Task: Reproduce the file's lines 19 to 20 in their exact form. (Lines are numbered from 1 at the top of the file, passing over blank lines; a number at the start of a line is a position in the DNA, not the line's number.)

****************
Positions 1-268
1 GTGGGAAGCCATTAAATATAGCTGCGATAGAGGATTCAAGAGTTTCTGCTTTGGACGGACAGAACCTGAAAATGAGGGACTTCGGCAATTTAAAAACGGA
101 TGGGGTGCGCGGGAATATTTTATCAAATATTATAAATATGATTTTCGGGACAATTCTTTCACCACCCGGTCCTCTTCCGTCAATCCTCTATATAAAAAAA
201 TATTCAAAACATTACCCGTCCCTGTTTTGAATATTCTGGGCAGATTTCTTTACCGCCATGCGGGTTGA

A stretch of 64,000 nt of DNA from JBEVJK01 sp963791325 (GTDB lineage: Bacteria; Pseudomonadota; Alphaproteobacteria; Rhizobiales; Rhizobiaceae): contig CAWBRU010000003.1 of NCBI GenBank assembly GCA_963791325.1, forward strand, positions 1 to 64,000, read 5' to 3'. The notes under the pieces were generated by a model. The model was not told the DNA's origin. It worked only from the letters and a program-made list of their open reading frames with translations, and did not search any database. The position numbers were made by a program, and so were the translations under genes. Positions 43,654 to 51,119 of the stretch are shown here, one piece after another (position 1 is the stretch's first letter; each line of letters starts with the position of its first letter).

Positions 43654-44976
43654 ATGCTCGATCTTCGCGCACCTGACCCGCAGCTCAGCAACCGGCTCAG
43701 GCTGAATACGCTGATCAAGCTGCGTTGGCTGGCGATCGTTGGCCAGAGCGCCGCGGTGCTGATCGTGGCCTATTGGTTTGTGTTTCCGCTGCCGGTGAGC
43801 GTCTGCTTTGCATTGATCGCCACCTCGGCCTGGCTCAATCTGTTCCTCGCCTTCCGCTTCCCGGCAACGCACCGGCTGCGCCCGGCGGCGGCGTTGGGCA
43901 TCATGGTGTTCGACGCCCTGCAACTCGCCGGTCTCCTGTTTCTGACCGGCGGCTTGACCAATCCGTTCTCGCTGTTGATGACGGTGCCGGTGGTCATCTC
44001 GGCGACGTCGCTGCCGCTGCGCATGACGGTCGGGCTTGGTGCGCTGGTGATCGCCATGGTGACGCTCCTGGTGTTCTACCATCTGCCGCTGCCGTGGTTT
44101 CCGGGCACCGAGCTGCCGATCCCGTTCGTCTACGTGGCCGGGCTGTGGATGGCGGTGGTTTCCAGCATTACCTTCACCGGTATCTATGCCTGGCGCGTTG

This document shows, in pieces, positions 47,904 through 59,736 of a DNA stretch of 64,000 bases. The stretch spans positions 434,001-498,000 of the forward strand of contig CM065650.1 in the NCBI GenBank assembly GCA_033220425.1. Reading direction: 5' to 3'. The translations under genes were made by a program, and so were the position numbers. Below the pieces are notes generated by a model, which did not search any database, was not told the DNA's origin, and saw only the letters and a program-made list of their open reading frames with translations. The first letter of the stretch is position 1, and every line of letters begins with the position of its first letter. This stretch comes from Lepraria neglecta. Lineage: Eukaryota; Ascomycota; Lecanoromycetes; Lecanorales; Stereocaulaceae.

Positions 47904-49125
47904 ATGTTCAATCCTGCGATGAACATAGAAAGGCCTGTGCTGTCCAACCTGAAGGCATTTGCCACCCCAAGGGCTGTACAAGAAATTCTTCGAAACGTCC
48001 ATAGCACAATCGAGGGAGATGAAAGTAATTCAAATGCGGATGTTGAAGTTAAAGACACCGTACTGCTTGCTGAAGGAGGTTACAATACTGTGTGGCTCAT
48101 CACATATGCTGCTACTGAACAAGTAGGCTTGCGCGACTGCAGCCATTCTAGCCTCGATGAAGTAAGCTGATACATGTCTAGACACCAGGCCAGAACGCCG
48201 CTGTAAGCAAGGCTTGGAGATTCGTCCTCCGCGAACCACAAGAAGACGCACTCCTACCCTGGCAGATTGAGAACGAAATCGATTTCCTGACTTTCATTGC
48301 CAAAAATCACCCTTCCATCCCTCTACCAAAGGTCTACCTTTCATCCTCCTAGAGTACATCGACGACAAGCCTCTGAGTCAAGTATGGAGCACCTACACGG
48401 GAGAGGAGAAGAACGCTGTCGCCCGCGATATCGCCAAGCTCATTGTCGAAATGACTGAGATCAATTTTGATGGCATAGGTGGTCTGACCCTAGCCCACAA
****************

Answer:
48301 CAAAAATCACCCTTCCATCCCTCTACCAAAGGTCTACCTTTCATCCTCCTAGAGTACATCGACGACAAGCCTCTGAGTCAAGTATGGAGCACCTACACGG
48401 GAGAGGAGAAGAACGCTGTCGCCCGCGATATCGCCAAGCTCATTGTCGAAATGACTGAGATCAATTTTGATGGCATAGGTGGTCTGACCCTAGCCCACAA